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Facts about Morocco for Kids

Geographically, Morocco is characterized by a rugged mountainous interior and large portions of desert. Its distinct culture is a blend of Arab, indigenous Berber, African, and European influences. Morocco annexed the territory in 1975, leading to a guerrilla war with indigenous forces until a cease-fire in 1991.

  • Executive power is exercised by the government, while Legislative power is vested in both the government and the two chambers of parliament, the Assembly of Representatives and the Assembly of Councillors.
  • Moroccan Arabic, referred to as Darija, and French are also widely spoken.
  • Skeletal similarities have been suggested between the Iberomaurusian “Mechta-Afalou” burials and European Cro-Magnon remains.
  • North Africa and Morocco were slowly drawn into the wider emerging Mediterranean world by the Phoenicians, who established trading colonies and settlements in the early Classical period.
  • Mogador was a Phoenician colony as early as the early 6th century BC. Morocco later became part of a North African empire headquartered in Carthage.
  • The Idrisids established Fes as their capital and Morocco became a centre of Muslim learning and a major regional power.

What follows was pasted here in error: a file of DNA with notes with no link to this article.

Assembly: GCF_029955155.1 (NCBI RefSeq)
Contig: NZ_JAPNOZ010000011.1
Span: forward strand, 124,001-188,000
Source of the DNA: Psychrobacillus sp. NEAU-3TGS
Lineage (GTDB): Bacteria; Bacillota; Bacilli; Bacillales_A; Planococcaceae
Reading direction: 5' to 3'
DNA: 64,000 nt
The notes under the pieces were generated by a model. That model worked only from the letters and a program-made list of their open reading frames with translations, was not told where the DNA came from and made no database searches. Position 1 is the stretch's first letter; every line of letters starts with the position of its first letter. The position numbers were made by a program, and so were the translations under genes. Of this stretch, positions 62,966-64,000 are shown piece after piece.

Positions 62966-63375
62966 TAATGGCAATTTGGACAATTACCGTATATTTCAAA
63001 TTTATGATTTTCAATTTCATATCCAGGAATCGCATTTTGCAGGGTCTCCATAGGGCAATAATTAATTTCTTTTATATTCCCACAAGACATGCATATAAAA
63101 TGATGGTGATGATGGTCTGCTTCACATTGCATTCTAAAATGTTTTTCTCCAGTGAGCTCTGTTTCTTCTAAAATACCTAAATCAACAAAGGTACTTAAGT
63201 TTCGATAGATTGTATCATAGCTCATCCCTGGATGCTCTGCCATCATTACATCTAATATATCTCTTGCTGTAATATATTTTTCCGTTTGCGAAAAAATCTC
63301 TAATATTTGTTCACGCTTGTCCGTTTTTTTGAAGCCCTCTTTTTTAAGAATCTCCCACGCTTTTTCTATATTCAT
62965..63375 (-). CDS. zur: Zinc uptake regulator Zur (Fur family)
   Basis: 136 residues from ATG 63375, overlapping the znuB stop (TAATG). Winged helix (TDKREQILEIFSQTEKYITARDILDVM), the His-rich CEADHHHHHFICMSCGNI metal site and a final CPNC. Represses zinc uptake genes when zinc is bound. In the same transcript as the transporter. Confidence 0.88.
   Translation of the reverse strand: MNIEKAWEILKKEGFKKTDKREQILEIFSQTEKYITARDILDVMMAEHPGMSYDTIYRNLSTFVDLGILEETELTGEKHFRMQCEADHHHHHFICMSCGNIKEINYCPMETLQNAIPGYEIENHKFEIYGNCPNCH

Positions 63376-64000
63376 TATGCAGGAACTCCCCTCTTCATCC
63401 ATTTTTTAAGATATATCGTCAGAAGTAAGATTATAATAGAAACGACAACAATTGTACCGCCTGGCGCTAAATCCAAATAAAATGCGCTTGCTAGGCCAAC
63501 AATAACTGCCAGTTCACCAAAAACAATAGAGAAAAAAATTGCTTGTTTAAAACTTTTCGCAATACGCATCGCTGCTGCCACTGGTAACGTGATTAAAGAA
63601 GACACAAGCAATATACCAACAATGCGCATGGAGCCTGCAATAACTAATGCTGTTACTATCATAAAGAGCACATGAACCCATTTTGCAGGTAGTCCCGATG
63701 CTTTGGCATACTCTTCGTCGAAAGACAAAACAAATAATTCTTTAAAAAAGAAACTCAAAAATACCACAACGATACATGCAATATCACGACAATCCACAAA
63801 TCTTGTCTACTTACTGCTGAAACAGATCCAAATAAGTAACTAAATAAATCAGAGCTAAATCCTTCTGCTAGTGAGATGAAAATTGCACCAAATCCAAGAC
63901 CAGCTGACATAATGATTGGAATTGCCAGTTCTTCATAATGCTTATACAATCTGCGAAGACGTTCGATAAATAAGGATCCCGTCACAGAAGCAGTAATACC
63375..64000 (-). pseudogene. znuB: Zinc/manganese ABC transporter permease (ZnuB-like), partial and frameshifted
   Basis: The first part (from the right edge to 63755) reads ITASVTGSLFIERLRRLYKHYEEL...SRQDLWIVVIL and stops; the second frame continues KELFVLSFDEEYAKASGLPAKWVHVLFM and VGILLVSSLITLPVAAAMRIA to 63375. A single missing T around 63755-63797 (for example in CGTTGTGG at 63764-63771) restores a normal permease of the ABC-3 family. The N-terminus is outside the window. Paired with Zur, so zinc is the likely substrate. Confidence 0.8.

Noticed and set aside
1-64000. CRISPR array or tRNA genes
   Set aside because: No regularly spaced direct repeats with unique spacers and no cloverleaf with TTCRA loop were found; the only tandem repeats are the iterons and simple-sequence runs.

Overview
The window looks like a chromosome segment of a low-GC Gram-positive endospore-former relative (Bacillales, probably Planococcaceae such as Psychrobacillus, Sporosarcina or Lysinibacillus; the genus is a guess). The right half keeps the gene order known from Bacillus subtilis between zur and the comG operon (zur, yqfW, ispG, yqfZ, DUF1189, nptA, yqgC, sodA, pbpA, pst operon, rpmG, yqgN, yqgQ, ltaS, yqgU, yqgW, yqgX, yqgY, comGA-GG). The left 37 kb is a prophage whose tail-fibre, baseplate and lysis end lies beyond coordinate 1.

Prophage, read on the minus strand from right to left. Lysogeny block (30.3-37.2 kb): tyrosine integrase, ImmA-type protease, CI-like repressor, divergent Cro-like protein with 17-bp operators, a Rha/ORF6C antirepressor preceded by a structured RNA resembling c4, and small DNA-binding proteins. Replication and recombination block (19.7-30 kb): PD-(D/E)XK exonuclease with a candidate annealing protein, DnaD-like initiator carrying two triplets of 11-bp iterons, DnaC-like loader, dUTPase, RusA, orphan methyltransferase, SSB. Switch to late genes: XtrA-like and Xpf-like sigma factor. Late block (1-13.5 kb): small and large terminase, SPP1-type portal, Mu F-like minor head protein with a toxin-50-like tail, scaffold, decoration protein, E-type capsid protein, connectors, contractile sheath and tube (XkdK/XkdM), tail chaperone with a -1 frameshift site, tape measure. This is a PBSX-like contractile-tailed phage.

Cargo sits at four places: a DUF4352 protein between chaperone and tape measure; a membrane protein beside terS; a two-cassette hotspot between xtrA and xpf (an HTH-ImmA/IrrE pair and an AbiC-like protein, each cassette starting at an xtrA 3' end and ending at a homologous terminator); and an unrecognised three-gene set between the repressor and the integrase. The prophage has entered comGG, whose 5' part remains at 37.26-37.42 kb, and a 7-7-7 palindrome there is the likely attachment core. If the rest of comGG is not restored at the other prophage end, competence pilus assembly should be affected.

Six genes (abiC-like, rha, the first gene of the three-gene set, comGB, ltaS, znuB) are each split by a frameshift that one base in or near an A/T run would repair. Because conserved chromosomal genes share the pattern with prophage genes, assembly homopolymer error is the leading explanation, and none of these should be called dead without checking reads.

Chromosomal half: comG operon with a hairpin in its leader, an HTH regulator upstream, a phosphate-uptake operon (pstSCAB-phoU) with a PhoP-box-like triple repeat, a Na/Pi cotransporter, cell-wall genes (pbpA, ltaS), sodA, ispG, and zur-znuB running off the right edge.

• Under the Saadi Dynasty, the country repulsed Ottoman incursions and a Portuguese invasion at the battle of Ksar el Kebir in 1578.
  • Morocco was the first nation to recognize the fledgling United States as an independent nation in 1777.
  • A month later, Spain agreed to leave the Spanish Sahara, soon to become Western Sahara, and to transfer it to joint Moroccan-Mauritanian control, despite the objections and threats of military intervention by Algeria.
  • There were renewed tensions in 2005 as hundreds of African migrants tried to storm the borders of the Spanish enclaves of Melilla and Ceuta.
  • During the 2011–12 Moroccan protests, thousands of people rallied in Rabat and other cities calling for political reform and a new constitution curbing the powers of the king.
  • The Atlas Mountains run down the backbone of the country, from the northeast to the south west.
  • Morocco claims that the Western Sahara is part of its territory and refers to that as its Southern Provinces.
  • Morocco is included in the European Union’s European Neighbourhood Policy (ENP) which aims at bringing the EU and its neighbours closer.